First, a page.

In 2014, a visitor at the Perez Art Museum Miami intentionally destroyed a vase from Chinese artist Ai WeiWei’s “According to What?” exhibition. Luckily, the piece was properly insured.

In 2014, a visitor at the Perez Art Museum Miami intentionally destroyed a vase from Chinese artist Ai WeiWei’s “According to What?” exhibition. Luckily, the piece was properly insured.

Secure Insurance and Loan Agreements

It’s natural to feel somewhat uneasy about loaning your piece for an exhibition - particularly if the exhibition will take place in a location far from home. Before making it official, you’ll want to make sure you’ve secured insurance and a loan agreement for the piece. This will provide you with peace of mind while ensuring that each party understands their responsibilities.

In the instance in which you’re loaning your work for an exhibition, the museum or institution you’re working with should be prepared to provide a specific insurance plan that secures the work from any potential harm. These policies are known as ‘wall-to-wall’ coverage, and insures your work from the moment it’s removed from your home and transferred to its temporary location until its returned safely and soundly. In order to properly insure the piece, do be sure to have an appraisal and condition report completed and executed before you loan the work - this will make sure that, in the event of a mishap, your work is covered in its entire monetary value.

Similarly, you’ll want to make sure that your loan agreement includes a detailed appraisal and condition report, along with outlining the rules governing the loan and each parties’ responsibilities under the contract. Usually, a museum will have these documents on file, and you’ll merely be required to review the contract and ensure the work’s condition and value has been accurately reported, and sufficient insurance has been secured. Here, you’ll want to outline the dates you agree to loan out the work, the location, the title, year, and medium, and the specific exhibit. If you have display requirements, make sure you include those as well. Don’t be afraid to ask questions or have your art advisor or attorney review the contract for any inaccuracies.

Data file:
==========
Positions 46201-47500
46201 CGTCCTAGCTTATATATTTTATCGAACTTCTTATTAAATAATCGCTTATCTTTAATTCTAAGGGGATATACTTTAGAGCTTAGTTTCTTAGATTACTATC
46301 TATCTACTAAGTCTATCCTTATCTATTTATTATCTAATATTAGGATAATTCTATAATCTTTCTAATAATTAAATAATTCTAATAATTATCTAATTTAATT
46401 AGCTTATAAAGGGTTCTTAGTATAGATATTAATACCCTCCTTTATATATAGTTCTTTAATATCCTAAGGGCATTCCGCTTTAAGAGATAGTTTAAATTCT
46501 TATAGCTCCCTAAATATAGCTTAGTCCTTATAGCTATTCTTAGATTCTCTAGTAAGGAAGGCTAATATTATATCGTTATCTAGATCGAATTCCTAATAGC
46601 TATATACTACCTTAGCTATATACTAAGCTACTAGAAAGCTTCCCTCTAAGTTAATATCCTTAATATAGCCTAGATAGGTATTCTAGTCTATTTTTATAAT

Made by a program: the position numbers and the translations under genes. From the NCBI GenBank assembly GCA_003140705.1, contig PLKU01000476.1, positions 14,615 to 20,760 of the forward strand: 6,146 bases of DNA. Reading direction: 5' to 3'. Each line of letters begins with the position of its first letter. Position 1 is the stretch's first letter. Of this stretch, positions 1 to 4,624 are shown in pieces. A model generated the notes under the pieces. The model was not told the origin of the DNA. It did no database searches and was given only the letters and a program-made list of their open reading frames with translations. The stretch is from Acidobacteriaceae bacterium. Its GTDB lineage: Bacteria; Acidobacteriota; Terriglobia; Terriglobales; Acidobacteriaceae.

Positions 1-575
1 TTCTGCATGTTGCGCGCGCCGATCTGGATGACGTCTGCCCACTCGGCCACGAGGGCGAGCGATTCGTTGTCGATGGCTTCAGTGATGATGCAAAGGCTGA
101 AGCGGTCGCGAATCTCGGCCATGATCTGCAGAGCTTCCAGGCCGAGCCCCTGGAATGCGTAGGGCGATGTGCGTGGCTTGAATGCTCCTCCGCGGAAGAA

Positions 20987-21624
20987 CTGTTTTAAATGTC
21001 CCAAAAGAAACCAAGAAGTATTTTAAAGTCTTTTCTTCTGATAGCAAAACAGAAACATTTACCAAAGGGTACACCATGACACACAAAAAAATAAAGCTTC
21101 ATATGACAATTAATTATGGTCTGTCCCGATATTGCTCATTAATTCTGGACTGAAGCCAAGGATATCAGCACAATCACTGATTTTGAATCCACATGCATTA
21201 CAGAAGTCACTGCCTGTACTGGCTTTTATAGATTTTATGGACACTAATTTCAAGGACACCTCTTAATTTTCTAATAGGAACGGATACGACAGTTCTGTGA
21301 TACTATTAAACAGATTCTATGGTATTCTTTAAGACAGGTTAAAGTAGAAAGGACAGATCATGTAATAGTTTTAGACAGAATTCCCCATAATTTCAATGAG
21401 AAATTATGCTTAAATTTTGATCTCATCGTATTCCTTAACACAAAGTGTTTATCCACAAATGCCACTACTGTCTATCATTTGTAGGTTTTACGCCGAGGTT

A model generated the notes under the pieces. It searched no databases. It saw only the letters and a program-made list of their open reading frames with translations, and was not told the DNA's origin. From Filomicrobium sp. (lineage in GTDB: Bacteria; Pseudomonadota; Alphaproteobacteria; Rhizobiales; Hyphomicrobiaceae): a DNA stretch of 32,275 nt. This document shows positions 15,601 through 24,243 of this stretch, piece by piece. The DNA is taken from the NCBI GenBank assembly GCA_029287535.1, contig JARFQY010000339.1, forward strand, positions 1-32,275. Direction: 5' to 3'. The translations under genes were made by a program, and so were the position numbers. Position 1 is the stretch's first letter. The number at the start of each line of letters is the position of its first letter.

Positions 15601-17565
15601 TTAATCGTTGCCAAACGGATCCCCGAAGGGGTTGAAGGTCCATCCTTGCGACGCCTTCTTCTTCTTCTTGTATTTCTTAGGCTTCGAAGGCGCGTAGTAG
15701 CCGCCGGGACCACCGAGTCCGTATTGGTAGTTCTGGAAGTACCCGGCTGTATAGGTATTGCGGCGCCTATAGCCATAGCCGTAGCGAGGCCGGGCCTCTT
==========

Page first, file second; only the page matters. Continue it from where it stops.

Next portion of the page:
We’ve experienced firsthand the value of loaning our client’s artwork out for museum exhibitions, and couldn’t be happier to work with our clients in exploring possible opportunities to display their work before an art-loving public. Get in touch if you’re considering whether a museum show might make sense for some of your most coveted works.

 The sale price of a work is significantly enhanced when provenance is well-documented. Keeping important labels affixed to your artworks will help prove their provenance and prestige.

The sale price of a work is significantly enhanced when provenance is well-documented. Keeping important labels affixed to your artworks will help prove their provenance and prestige.

Keep Documentation to Enhance Artwork Value

When an artwork is entered into an exhibition, it usually undergoes a rigorous screening process to ensure that the work is authentic. Museum professionals will generally perform additional research surrounding the piece, so that there is a substantial amount of context as to why the work was included in the exhibition in the show’s catalogue. The institution borrowing the piece will likely also adhere certain labels to the work to document and record its inclusion in the exhibition.

Each one of these processes will be critical in future dealings with auction houses, who often consider the provenance of an artwork one of the single most important factors in whether it will sell well at auction. Detailed documentation, critical review and scrutiny, and inclusion in exhibition catalogues add substantial surety around the work’s authenticity and importance.

Though it might not seem ideal to have a label affixed to the back of your artwork, it’s actually an extremely useful piece of documentation if you plan on re-selling this work in the future. So, if you loan your work for an exhibition, be sure you leave the labels on the back of the piece! Similarly, pushing for your piece to be included in the show’s exhibition catalogue - including an image of the work, and a curatorial manifesto as to its significance and importance within the art canon - is highly recommended in an effort to secure the work’s academic credibility. Likewise, if you’ve loaned a piece for an exhibition, be sure to keep important documents - such as the contract, catalogue, or important emails - so that you can keep records for a later potential sale.

Ultimately, loaning your artwork to an exhibition will give the work far more value on the secondary art market because it contextualizes the work’s prominence within a certain period or movement, and establishes academic credibility around the work. A savvy art advisor will ensure that the work is featured in the exhibition catalogue, adding literary scholarship and additional importance to the work. If you’re interested in exploring opportunities to lend your work for an exhibition, get in touch!